There is much more to explore at BrightDesire. The “Under the Bed” section contains more photos and short films (“Tea or Sex?” is a personal favorite). Reviews highlight books and films. Jiz Lee’s “Coming Out Like a Porn Star” and Jacky St. James’s groundbreaking “The Submission of Emma Marx,” both offerings I’ve reviewed for this blog, are included.

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Speaking of reviews, a look at a few of MsNaughty’s films, all of which are individualist without being egoist, are next in Part Two. Needless to say, the quality of her work is excellent.

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Fantasy and Ethics: Part 2 of Mindbrowse with Candida and Jacky

by Rich Moreland, July 2015

This is the second segment of Dr. Chauntelle Tibbals’ discussion with Candida Royalle and Jacky St. James. I neglected in the first installment to let everyone know that Mindbrowse is produced by Sssh.com, an erotica for women website that keeps the modern sex-positive female up-to-date on issues that move her world.

The owner of Sssh and Mindbrowse producer is the well-known voice for women’s sexual growth and exploration, Angie Rowntree. Launching Sssh in 1999 as one of the first “for women” sites on the web, Angie’s fame has moved forward in leaps and bounds. In 2014, she entered the AVN Hall of Fame Founders Division, a mark of elite recognition in the adult business. At this year’s XBIZ awards in LA, Sssh was honored as the “Alternative Adult Site of the Year.”  Sssh.com continues to grow and has been featured on MSNBC and Nightline and in publications such as Playboy, Psychology Today, and Time Magazine. It can be visited here.

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“I hoped that I would inspire other women to get out there and have the courage to . . . create their own vision,” Candida Royalle says.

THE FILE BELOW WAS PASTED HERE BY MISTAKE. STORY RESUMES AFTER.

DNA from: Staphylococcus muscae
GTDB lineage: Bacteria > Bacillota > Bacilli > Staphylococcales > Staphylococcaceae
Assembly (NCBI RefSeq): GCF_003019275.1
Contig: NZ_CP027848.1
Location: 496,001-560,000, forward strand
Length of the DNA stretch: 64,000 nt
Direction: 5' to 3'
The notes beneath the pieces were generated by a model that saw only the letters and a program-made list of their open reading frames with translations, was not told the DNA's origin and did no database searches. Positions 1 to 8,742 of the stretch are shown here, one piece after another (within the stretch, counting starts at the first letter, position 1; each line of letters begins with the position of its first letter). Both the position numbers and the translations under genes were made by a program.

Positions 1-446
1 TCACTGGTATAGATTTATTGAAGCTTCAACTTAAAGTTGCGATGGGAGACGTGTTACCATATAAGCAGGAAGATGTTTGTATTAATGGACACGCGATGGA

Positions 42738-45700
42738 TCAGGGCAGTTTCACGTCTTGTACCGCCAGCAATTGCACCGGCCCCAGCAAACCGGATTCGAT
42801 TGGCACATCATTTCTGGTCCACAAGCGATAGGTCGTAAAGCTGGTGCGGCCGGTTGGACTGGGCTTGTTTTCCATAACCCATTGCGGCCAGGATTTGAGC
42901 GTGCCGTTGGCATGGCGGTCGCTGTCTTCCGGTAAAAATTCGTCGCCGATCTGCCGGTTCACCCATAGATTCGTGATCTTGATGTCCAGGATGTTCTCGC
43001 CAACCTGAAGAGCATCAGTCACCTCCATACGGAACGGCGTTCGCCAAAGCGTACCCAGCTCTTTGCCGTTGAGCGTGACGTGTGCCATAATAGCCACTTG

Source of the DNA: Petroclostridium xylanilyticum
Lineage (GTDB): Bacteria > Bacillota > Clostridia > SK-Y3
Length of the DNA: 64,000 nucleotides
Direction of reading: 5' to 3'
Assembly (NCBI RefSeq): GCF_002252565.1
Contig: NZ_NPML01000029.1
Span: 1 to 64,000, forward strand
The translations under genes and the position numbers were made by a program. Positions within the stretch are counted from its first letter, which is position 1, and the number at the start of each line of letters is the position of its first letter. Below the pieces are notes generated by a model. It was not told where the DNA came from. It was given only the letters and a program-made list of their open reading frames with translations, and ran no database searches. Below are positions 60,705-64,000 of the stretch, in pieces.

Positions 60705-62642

Jacky St. James offers her view. “I really want to create content that reaches people . . . challenges them to think about their sexuality and their own sexual fantasy.”

The topic is porn and its nuanced expression of fantasy and art and the female influence in shaping both. Dr. Chauntelle Tibbals’ mindbrowse interview featuring Candida Royalle and Jacky engages the discussion from a feminist perspective.

Fantasy

Though a porn generation apart, Candida and Jacky represent a style of movie making that reflects the growing liberalism in our personal lives. We are freer today to talk about our sexual imagination. This is particularly true for women who realize that there is “fine line,” as Jacky says, between art and porn. Women can swirl them together to create their favorite fantasy.

An example for Candida is the rape fantasy. It’s “one of the most popular fantasies for women,” she says. Because society circumscribes female sexual behavior, women need “permission,” a way of “letting go enough” to be “pleasured and have an orgasm.” Sometimes that involves “being forced.” But remember its just fantasy, Candida insists, “you’re in control.” That’s important because no woman wants “to go out and get raped.”

Jacky on the set of "fauxcest" film, Our Father, with Steven St. Croix and Carter Cruise. Photo courtesy of Jeff Koga

Jacky on the set of “fauxcest” film, Our Father, with Steven St. Croix and Carter Cruise.
Photo courtesy of Jeff Koga

Jacky brings up another fantasy that is on the popularity radar: incest. “But, it’s not like they really want to have sex with a family member,” she declares. Jacky is now filming “fauxcest” porn that tells stories about step-relations. However, a bit of the luster is lost because legalities insist that “step” is emphasized in the film (none of the performers are related) and everything is consensual.

Despite their feminist critics, both filmmakers agree that women find empowerment when they fantasize about giving up control. BDSM movies, another hot topic for porn these days, is a perfect example. It’s the Fifty Shades of Grey phenomenon.

Dr. Tibbals asks about the future. Where will porn be ten years from now?

Candida hopes it will be less stigmatized as more women get involved in the industry. Jacky’s focuses on financial survival. Creating content people are willing buy is the key to stemming the rising tide of tube sites.

“Higher quality” porn will keep the companies going, she thinks, “the scripted kind of content that people do pay for.” For her employer, New Sensations, DVD sales are still strong, an indicator of success.

Truth and Ethics

Before the interview wraps up, Jacky asks Candida about her greatest hurdle in her early days as a filmmaker. Not surprisingly, the pioneering director mentions the industry’s male-dominated attitudes. Money talks in adult, Candida says, and her movies sold well enough that she gained respect quickly.